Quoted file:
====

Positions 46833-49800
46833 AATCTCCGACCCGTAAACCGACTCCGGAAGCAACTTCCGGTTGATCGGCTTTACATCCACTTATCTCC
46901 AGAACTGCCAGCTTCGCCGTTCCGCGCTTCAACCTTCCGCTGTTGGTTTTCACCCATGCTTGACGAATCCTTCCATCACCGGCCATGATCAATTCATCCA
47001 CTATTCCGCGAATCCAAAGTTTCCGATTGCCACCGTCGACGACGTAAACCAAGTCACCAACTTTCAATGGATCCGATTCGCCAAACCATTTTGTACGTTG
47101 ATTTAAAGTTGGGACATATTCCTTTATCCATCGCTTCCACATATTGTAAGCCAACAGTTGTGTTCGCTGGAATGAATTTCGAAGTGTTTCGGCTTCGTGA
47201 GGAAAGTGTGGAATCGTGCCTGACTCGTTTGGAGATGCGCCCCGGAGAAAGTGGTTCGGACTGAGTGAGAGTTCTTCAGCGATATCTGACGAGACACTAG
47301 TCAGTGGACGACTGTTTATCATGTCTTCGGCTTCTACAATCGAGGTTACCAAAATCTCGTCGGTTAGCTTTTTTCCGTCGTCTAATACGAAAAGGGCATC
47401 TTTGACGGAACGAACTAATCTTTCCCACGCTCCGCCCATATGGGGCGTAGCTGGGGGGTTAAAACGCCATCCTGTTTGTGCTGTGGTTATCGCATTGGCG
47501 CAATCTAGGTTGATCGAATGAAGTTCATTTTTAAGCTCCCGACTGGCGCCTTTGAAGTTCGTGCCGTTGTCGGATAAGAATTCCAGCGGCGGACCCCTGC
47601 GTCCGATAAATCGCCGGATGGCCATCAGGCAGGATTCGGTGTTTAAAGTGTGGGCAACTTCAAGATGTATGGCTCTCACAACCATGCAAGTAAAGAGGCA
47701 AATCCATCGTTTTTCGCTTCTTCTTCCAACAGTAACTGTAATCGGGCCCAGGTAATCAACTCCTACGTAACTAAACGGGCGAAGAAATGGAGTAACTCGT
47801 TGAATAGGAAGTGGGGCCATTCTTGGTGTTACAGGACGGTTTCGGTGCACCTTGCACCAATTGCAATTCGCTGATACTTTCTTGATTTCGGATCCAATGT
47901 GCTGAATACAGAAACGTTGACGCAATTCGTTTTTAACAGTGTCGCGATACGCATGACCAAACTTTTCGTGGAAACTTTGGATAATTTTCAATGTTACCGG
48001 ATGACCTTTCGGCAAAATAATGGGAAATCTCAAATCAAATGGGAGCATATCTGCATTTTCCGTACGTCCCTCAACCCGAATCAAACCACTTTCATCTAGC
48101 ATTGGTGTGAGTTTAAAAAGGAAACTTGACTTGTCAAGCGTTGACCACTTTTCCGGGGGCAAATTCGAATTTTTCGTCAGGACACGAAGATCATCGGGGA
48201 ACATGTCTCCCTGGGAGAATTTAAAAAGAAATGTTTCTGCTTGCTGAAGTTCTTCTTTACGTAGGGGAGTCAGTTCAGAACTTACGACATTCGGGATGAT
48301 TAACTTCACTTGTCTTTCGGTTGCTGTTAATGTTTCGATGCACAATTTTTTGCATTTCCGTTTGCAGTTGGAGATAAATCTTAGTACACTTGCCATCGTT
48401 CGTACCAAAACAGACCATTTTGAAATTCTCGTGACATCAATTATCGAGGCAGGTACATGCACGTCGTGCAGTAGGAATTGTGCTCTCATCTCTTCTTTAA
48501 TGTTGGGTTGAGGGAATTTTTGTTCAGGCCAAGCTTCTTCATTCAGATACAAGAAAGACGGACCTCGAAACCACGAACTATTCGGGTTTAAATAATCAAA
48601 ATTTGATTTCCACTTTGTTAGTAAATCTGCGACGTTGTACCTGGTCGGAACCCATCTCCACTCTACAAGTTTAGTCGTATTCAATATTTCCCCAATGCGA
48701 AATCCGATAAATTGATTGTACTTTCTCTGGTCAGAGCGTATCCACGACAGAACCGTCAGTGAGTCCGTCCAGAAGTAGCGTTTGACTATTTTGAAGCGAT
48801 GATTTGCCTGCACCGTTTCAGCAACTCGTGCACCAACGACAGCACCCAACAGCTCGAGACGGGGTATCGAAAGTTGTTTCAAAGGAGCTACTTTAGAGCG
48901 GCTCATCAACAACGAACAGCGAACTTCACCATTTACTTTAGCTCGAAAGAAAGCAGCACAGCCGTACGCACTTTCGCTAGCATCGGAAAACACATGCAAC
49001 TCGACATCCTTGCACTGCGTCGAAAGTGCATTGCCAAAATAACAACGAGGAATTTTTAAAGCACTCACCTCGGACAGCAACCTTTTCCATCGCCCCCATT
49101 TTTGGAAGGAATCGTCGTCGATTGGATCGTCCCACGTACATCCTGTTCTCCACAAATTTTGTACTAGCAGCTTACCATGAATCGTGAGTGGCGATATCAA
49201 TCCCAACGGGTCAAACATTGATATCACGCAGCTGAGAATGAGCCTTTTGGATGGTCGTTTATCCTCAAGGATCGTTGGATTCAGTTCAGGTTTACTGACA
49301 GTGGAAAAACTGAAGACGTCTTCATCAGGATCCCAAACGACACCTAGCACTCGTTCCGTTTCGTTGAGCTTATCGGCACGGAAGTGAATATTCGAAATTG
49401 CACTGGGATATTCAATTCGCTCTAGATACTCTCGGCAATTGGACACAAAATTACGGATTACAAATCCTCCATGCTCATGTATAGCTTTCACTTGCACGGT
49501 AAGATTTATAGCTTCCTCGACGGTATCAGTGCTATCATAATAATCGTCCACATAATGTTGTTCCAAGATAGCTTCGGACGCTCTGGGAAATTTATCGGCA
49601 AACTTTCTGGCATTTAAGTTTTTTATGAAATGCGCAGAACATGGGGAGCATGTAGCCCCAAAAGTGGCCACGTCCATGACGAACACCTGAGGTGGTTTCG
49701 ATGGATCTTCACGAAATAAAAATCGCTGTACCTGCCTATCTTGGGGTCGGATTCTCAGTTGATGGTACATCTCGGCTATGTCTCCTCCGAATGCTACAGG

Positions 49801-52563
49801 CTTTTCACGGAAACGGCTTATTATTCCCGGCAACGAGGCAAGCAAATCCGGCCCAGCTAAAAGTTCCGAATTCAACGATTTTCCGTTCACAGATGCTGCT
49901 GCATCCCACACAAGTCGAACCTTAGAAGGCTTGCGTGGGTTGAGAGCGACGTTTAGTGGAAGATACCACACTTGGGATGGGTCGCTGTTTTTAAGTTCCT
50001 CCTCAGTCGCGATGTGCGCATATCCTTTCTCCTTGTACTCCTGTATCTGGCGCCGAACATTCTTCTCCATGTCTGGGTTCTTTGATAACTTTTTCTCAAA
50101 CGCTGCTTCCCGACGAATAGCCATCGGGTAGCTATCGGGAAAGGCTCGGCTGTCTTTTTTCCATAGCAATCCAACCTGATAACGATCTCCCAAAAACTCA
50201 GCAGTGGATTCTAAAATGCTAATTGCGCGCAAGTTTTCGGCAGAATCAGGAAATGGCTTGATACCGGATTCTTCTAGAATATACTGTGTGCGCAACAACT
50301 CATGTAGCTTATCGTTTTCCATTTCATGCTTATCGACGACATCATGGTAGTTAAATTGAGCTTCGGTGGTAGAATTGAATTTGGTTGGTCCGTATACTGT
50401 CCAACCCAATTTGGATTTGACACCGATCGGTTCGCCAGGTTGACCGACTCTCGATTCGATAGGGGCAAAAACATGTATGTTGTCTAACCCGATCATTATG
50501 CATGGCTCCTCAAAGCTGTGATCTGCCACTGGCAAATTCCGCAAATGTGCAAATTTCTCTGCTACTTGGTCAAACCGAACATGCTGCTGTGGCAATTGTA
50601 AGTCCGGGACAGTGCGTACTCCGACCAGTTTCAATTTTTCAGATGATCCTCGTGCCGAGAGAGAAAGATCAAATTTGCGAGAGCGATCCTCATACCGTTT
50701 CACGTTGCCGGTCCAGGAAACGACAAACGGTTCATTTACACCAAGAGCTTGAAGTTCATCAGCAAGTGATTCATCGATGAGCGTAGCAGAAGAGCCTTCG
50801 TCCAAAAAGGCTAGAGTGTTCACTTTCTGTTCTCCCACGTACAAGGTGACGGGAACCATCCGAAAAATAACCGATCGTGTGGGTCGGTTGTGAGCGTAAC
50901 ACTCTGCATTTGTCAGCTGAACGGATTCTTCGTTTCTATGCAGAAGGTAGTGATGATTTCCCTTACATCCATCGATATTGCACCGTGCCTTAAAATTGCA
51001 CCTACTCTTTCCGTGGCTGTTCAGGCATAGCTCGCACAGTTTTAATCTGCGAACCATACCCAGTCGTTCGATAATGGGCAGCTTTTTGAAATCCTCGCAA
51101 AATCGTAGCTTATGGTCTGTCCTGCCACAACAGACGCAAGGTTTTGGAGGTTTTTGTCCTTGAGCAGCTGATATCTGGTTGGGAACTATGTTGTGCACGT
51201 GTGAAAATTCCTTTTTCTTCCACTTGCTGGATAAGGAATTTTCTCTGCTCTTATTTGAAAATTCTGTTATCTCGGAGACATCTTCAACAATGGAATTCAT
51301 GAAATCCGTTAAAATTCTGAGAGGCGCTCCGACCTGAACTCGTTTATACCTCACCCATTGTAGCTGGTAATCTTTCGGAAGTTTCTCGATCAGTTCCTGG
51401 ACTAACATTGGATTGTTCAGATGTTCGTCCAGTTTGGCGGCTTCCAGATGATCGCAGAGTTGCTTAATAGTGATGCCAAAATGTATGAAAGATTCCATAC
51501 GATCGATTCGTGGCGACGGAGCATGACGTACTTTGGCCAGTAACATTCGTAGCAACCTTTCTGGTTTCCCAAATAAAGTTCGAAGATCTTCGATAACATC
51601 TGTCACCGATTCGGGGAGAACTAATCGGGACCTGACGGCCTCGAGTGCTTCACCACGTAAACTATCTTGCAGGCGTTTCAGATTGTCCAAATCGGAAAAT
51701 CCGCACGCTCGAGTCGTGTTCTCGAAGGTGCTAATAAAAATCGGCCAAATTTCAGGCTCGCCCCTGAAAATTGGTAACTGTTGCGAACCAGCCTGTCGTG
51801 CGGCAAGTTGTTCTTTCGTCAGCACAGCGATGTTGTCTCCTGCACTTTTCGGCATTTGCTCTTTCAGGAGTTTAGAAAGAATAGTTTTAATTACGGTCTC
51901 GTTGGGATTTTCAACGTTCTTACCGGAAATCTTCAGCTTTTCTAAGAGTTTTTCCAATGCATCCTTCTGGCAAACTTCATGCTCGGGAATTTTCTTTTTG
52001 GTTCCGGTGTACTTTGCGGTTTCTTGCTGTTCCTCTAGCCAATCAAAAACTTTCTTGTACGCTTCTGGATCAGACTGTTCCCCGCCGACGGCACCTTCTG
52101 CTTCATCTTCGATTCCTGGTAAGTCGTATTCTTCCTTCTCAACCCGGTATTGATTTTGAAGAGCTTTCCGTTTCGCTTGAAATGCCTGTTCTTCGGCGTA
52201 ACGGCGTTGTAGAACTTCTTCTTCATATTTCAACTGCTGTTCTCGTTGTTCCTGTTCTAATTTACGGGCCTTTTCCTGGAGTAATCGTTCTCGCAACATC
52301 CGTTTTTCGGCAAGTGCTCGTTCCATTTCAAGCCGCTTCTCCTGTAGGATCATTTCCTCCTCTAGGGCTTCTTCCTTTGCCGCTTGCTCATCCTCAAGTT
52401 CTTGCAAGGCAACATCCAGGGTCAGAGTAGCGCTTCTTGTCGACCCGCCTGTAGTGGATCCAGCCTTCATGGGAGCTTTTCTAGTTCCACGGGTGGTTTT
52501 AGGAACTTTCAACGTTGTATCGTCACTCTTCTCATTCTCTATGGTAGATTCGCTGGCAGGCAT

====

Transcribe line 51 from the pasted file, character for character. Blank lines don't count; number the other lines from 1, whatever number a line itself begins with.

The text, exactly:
51601 TGTCACCGATTCGGGGAGAACTAATCGGGACCTGACGGCCTCGAGTGCTTCACCACGTAAACTATCTTGCAGGCGTTTCAGATTGTCCAAATCGGAAAAT